American women also reportedly spend an additional $7 billion a year on cosmetics and other beauty products, averaging out to $100 a month. I like a new lipstick as much as the next gal, but the Young Women's Christian Association notes that if $100 a month were saved and invested, in five years you'd have enough for a full year of tuition and fees at a public college. Something to think about.


Let's work on: Crazy uncomfortable underwear Let's work on: Crazy uncomfortable underwear
3. Let's work on: Crazy uncomfortable underwear
Foot binding may have ended, but the 1800s called, and they want their underwear back. Apparently, women today live in constant fear that (gasp!) their panty lines will show, or something. The amount of products out there designed to squish our bodies into a specific shape is staggering. If you're trying to be sexy, note that I have never heard a dude say anything remotely like "ooh, baby, those Spanx are so hot." Why the eff do women wear these things?

Related: 7 things I wish I knew about men before I got married

Let's work on: Not cutting each other downLet's work on: Not cutting each other down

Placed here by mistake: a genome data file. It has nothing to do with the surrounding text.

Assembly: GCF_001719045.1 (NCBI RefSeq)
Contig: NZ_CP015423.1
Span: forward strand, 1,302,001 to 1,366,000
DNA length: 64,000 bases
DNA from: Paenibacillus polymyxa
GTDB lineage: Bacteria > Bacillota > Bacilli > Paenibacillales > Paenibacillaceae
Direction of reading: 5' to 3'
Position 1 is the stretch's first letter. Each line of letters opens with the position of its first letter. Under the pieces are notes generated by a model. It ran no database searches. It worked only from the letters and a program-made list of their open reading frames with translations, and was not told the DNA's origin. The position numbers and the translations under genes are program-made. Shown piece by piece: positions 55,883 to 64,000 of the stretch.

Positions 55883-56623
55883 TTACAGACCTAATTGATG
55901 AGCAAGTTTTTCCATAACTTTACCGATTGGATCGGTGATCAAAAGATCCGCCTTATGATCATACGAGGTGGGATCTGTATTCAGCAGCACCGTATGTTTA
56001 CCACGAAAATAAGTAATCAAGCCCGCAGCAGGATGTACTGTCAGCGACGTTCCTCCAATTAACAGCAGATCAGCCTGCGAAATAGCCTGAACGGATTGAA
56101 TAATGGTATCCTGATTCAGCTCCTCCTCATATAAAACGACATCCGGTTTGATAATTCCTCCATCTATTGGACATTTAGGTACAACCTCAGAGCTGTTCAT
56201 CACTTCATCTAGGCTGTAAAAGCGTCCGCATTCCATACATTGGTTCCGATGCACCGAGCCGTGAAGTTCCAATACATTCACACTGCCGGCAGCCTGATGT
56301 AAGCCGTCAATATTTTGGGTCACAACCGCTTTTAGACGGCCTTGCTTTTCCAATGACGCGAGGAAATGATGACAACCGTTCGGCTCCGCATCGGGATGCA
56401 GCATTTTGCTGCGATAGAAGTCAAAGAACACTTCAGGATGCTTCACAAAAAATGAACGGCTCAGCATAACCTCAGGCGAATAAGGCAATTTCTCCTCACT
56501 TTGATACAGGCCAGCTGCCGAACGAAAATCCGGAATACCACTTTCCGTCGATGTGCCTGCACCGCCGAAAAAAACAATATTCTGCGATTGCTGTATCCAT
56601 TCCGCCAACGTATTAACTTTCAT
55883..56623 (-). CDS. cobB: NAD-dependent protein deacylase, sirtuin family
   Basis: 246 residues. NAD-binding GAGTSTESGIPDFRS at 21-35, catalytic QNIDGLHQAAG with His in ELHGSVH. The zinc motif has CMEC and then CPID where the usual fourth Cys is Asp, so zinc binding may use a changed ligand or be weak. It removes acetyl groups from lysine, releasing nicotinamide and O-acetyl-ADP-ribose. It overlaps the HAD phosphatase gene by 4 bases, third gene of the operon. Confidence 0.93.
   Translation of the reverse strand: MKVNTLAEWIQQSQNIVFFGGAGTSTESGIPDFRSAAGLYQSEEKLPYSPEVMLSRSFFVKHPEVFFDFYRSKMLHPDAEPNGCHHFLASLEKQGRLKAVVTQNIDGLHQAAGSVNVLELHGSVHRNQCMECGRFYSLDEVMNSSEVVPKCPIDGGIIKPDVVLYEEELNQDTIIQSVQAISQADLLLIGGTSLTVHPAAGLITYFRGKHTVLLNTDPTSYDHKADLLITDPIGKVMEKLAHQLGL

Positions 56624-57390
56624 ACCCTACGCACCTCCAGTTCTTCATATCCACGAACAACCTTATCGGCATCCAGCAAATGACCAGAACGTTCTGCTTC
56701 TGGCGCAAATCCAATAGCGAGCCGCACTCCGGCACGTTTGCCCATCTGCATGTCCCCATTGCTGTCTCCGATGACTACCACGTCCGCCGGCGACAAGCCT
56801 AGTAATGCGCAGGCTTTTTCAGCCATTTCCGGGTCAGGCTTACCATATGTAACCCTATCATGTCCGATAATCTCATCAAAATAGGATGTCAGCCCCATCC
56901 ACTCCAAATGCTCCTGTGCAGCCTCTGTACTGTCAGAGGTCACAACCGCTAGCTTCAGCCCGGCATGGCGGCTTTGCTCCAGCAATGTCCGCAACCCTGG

4. Let's work on: Not cutting each other down
I have a feeling that the "war" between working moms and stay-at-home moms is almost entirely a myth perpetrated by the media. But it's true that women do a lot of critiquing of other women, whether it's on how we look or how we parent. Try having a conversation about breastfeeding on Facebook if you want to see how vitriolic things can become.


Let's work on: Lack of women in politics Let's work on: Lack of women in politics
5. Let's work on: Lack of women in politics
There are clearly not enough women in politics. As proof, I give you the sausage-fest that was last month's Congressional hearing on birth control. The House Oversight Committee, which hosted the hearing, has 40 members, of which only two are women. The panel of witnesses who testified about birth control contained exactly zero people with a uterus. If that doesn't make you sit back and say WTF, I don't know what will.

- By Joslyn Gray

For 5 more things we can thank feminists for -- and 5 more areas still need help, visit Babble!